So I have a real problem with the fact that two people gave this a poor! Very bad reviewing from two people I must say. I know it is none of my business but please come on folks, maybe a fair if you did not like it too much but a poor??? BS.Good script Tom, I thought it was a great effort.
Tom Shipley (Level 4) ~ 3/1/2008 9:44 AM
Thanks Gary! Everyone is entitled to their opinion, though. And Charlie is the main character in the feature I'm working on... I do that a lot, actually. Called Charlie "Henry" when I first started on THAT script because Henry was the main character from my last screenplay.And I kept the action low-key because I wanted to make it as filmable as possible (although Major League Baseball) may have something to say about that.But thanks for all the reviews. Will make some notes and look it back over.
Chris Messineo (Founder) ~ 3/1/2008 1:12 PM
I loved this script. It was probably my favorite take on the action genre. Very original and a lot of fun.As I said above, I think this is perfect for a low budget filmmaker. Best of luck with it.
Kyle Patrick Johnson (Level 5) ~ 12/8/2008 12:25 PM
I just found this absolute gem of a script. How this one slipped by the Honorable Mentions, I'll never know. What a marvelous job of juggling your two action lines. Thanks for the treat.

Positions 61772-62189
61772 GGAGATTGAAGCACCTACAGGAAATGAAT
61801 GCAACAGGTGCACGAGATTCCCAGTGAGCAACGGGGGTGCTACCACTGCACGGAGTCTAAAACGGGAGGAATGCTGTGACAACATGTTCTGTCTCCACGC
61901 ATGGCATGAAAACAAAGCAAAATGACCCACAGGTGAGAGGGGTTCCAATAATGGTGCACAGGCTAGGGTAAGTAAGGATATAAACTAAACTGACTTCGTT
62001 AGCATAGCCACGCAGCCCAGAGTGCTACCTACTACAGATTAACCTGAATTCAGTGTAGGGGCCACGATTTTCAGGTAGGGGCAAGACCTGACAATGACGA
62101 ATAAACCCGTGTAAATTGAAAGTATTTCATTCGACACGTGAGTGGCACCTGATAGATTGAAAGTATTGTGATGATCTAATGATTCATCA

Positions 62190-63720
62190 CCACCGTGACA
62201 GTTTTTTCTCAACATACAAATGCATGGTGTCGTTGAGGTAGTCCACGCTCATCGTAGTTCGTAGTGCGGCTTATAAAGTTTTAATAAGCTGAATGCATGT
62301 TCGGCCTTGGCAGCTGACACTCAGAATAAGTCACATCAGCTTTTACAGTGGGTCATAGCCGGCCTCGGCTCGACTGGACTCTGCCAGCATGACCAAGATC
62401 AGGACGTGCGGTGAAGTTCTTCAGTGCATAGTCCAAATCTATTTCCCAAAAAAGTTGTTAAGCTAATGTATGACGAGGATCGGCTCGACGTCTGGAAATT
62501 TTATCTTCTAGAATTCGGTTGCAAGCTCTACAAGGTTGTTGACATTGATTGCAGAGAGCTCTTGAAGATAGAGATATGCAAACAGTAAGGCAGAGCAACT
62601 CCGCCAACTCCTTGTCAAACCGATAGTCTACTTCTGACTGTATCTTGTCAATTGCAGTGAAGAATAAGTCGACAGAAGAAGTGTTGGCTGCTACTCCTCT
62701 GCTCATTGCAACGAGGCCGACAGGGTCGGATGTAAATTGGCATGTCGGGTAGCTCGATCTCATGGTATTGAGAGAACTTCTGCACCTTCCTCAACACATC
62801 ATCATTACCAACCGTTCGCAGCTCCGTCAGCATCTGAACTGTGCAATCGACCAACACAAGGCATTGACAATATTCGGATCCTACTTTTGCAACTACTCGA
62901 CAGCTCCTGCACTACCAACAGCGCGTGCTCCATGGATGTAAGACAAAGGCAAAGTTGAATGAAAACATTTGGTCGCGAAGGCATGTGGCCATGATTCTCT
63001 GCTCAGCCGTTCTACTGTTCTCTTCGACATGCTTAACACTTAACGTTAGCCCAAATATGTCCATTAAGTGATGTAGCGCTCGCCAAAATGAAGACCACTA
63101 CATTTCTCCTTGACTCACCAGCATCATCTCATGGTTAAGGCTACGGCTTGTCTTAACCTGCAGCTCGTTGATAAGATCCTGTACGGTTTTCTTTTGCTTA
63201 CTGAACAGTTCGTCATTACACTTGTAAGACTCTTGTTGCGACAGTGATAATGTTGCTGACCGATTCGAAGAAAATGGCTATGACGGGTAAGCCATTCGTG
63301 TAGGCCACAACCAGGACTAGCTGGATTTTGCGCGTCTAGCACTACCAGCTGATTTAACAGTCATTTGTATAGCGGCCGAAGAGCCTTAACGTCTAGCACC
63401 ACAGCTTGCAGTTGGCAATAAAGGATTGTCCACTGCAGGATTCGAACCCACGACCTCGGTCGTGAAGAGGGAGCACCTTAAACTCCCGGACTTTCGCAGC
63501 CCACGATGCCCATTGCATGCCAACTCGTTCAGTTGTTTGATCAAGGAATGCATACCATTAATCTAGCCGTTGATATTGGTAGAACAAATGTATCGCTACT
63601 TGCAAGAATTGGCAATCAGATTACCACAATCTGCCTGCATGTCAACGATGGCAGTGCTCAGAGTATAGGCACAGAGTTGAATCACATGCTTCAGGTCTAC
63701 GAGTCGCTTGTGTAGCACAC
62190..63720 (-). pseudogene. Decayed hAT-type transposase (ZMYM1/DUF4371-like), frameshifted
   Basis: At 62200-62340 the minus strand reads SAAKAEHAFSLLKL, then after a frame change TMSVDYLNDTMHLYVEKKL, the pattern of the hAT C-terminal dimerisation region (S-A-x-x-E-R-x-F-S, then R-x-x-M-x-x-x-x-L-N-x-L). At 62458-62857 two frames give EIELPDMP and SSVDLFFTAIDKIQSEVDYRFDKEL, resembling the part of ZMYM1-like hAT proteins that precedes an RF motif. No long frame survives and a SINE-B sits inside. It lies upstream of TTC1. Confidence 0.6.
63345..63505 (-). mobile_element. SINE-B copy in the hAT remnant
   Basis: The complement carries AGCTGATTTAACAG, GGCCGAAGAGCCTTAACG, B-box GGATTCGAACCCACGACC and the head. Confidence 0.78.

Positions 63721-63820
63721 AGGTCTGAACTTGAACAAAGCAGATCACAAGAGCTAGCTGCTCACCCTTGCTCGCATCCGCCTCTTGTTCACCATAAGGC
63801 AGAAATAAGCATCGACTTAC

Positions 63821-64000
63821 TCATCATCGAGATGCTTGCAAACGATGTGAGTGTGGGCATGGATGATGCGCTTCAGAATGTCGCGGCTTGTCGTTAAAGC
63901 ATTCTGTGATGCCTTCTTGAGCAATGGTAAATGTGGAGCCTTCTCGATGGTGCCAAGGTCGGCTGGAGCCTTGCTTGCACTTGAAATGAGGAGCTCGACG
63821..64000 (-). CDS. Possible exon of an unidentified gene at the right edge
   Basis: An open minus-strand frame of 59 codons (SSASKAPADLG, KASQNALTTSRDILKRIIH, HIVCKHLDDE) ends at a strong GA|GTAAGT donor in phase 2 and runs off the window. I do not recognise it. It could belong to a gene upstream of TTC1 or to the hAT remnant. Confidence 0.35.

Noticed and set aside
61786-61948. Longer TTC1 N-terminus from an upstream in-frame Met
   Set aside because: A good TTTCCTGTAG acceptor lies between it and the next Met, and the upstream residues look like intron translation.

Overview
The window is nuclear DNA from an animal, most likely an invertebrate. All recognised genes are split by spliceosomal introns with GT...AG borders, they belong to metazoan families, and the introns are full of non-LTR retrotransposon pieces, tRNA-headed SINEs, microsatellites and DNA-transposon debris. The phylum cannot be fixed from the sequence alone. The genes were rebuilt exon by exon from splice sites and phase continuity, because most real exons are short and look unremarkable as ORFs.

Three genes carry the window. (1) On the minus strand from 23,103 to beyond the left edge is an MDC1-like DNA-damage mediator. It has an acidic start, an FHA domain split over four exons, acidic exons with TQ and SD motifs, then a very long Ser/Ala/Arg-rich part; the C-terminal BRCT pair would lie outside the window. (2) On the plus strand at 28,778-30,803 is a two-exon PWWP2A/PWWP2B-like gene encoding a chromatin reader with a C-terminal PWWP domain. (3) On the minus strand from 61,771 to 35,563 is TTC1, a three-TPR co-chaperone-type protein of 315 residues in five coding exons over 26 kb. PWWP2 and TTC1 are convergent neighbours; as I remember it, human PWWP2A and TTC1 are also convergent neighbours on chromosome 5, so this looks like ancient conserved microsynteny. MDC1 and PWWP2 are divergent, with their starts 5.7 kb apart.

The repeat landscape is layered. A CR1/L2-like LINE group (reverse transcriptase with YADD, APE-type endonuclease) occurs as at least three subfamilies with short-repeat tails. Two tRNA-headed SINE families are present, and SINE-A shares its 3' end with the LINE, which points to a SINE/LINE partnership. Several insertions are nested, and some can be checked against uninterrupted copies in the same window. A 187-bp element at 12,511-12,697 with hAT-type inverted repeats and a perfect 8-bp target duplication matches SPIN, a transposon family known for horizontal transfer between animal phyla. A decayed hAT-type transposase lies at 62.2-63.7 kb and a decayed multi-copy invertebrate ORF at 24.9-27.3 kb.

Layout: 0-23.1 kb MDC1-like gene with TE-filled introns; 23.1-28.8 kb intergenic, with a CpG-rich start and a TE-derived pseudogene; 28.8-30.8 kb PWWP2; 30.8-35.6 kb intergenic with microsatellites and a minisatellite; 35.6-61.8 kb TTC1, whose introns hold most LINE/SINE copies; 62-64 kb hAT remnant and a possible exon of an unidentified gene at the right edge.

Chris Messineo (Founder) ~ 12/8/2008 12:37 PM
I agree. I thought this was one of the best action scripts.Thanks for reminding me about it. I just added it to my favorites.
Tom Shipley (Level 4) ~ 12/8/2008 12:59 PM
Thanks for the kind words, guys. My first favorites!
Margaret Ricke (Level 5) ~ 12/9/2008 11:10 AM
This is the first time I've read this script and I love it! Great action. Wonderful character. Really good work.
Amanda Sidorowicz (Level 4) ~ 12/22/2008 4:00 PM
I just read this screenplay and really enjoyed it! It was an awesome idea for the action contest. Being a Cubs fan, I was able to relate to this all the way. I love how you chose to have Johnson at bat-- he always came through! Title is perfect too. I love its double meaning.The last line could be a little stronger, but that's about the only change I would make.I see you've mentioned that you'd like to make it into a film... MLB is a pain (they don't allow clips on YouTube or anything), but with the "written consent of the Chicago Cubs" (especially if they are on WGN or Comcast), you may be able to work something out for a few Johnson clips that match your script.